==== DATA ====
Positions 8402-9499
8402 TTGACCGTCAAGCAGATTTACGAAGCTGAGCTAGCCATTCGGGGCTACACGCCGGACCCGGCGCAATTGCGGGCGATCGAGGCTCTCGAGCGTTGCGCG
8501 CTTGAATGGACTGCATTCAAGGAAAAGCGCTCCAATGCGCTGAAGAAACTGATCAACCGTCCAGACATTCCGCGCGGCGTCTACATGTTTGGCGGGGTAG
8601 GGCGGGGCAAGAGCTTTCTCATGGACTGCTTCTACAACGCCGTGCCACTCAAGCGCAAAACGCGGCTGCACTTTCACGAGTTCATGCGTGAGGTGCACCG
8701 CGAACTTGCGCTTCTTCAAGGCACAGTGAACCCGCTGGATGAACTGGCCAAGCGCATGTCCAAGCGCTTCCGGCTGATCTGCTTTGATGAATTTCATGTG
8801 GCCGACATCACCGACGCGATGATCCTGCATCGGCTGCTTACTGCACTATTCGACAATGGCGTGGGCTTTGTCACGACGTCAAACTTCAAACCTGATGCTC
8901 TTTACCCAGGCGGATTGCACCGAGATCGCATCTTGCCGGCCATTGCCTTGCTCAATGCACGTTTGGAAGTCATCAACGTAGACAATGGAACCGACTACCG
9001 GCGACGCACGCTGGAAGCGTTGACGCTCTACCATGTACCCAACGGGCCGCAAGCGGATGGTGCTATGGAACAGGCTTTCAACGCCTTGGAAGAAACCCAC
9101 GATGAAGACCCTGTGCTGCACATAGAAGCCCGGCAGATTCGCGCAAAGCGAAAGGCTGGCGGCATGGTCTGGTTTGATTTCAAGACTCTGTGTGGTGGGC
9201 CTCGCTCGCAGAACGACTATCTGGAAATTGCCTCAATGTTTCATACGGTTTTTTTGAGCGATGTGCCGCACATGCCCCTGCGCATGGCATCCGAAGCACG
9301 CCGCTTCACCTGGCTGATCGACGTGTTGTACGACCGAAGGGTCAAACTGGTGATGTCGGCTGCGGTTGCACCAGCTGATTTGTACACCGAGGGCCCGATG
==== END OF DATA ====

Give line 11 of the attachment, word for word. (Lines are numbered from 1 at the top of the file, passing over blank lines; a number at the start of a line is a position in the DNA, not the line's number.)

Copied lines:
9301 CCGCTTCACCTGGCTGATCGACGTGTTGTACGACCGAAGGGTCAAACTGGTGATGTCGGCTGCGGTTGCACCAGCTGATTTGTACACCGAGGGCCCGATG